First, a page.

Electronic circuits that store information and compute contain millions of tiny switches that control the flow of electric current. A more detailed understanding of how these switches work could help researchers to have a deeper understanding of modern computing. Now the 1st snapshots of atoms scientists have made, which is moving inside one of those switches as it turns on and off. The scientist discovered a short-lived state within the switch that might someday be exploited for more energy-efficient and faster computing devices.
The research team from the Purdue University, Penn State University, Hewlett Packard Labs, Stanford University, and the Department of Energy’s SLAC National Accelerator Laboratory described their work in a paper published in Science on July 15.
According to SLAC scientist and collaborator Xijie Wang, “This research is a breakthrough in ultrafast technology and science. It marks the first time that researchers used ultrafast electron diffraction, which can detect tiny atomic movements in a material by scattering a powerful beam of electrons off a sample, to observe an electronic device as it operates.”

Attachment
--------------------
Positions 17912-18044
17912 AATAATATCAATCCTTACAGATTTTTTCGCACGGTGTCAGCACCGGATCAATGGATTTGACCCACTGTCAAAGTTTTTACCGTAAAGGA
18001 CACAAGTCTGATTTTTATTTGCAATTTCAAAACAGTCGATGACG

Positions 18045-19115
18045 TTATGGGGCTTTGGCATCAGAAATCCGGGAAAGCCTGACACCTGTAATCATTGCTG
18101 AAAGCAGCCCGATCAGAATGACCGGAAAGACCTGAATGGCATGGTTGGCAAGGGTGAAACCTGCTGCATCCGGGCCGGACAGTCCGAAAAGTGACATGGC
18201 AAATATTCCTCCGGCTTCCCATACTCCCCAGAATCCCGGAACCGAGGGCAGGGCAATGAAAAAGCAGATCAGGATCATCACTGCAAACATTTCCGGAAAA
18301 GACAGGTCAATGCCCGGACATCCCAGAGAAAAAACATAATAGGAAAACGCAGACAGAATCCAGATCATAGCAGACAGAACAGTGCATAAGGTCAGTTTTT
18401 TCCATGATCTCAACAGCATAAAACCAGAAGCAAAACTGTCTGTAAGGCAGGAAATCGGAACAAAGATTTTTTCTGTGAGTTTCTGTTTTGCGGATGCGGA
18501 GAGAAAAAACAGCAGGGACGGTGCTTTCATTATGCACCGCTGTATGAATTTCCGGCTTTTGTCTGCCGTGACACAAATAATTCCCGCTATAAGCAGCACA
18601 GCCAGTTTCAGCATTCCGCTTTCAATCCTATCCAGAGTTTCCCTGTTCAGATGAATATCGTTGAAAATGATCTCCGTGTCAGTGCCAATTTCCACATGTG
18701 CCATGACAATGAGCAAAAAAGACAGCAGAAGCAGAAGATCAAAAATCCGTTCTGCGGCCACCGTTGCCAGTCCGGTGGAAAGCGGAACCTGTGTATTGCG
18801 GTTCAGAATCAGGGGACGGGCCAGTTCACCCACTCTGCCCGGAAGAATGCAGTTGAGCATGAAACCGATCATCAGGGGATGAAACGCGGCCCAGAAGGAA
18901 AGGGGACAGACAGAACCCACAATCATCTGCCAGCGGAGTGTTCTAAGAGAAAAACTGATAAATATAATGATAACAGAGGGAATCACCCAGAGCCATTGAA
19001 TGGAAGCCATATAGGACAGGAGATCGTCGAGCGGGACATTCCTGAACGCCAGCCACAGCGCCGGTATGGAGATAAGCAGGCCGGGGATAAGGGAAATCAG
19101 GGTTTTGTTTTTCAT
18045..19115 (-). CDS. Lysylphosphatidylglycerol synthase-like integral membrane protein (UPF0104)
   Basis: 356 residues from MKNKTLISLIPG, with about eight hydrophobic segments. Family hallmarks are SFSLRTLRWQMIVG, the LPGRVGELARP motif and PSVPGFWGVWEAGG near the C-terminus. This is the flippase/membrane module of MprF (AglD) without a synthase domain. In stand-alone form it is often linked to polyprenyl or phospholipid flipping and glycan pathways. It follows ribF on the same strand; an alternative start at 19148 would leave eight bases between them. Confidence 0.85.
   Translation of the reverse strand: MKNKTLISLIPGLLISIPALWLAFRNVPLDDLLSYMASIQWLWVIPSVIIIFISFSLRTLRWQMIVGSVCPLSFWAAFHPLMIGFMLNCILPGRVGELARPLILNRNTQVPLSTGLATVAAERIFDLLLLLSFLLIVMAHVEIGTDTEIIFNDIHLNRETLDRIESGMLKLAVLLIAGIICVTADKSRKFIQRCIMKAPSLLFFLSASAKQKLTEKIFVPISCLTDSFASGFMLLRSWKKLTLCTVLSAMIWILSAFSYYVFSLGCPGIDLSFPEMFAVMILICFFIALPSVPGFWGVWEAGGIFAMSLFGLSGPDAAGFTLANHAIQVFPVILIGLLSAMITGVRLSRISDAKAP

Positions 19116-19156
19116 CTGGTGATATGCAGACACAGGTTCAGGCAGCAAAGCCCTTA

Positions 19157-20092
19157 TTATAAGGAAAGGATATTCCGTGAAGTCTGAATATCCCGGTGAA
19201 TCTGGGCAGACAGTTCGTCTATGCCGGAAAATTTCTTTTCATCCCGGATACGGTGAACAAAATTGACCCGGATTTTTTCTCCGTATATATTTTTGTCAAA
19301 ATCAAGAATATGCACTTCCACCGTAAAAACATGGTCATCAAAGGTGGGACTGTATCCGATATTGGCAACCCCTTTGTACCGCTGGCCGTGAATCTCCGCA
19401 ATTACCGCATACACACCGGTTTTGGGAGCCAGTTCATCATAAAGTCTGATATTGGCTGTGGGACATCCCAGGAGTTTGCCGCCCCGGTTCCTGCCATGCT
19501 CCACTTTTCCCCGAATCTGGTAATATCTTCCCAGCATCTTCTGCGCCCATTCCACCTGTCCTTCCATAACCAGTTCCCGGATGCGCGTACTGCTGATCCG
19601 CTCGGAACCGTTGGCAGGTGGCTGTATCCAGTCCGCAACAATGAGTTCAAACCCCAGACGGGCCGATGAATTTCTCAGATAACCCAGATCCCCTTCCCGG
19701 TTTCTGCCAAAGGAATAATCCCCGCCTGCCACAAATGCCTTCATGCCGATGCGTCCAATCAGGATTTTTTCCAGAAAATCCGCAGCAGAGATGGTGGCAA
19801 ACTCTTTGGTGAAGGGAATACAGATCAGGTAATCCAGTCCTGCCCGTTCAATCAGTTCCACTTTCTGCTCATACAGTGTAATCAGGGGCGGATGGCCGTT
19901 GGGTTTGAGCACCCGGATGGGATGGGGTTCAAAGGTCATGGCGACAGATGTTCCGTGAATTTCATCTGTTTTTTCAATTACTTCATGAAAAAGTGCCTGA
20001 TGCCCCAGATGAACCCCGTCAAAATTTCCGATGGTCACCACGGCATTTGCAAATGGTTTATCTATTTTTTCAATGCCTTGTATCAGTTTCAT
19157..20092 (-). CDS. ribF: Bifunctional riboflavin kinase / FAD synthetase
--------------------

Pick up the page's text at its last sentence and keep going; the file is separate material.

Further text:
For this experiment, the miniature electronic switches the team custom-designed made of vanadium dioxide. This is a prototypical quantum material that has the ability near room temperature to chargeback and forth between insulating and electrically conducting states could be used as a switch for future computing. In brain-inspired computing, the material also has applications because it can create electronic pulses that closely imitate the neural impulses fired in the human brain.
Electrical pulses were used by the researchers between the insulating and conducting states to toggle these switches back and forth while taking snapshots that over billionths of a second showed subtle changes in the arrangement of their atoms. Those snapshots, taken with MeV-UED, SLAC’s ultrafast electron diffraction camera was strung together to create a molecular film of the atomic motions. With this camera, the team discovered a new, intermediate state within the material. When by switching from the insulating to the conducting state the material responds to an electric pulse, it is created.
Only for few millionths of a second is it stabilized by defects in the material. The investigation is being done by the team on how to engineer these defects in materials so as to make this new state more stable and long-lasting. With this, scientists can make devices in which electronic switching can occur without any atomic motion and which could need less energy and operate faster.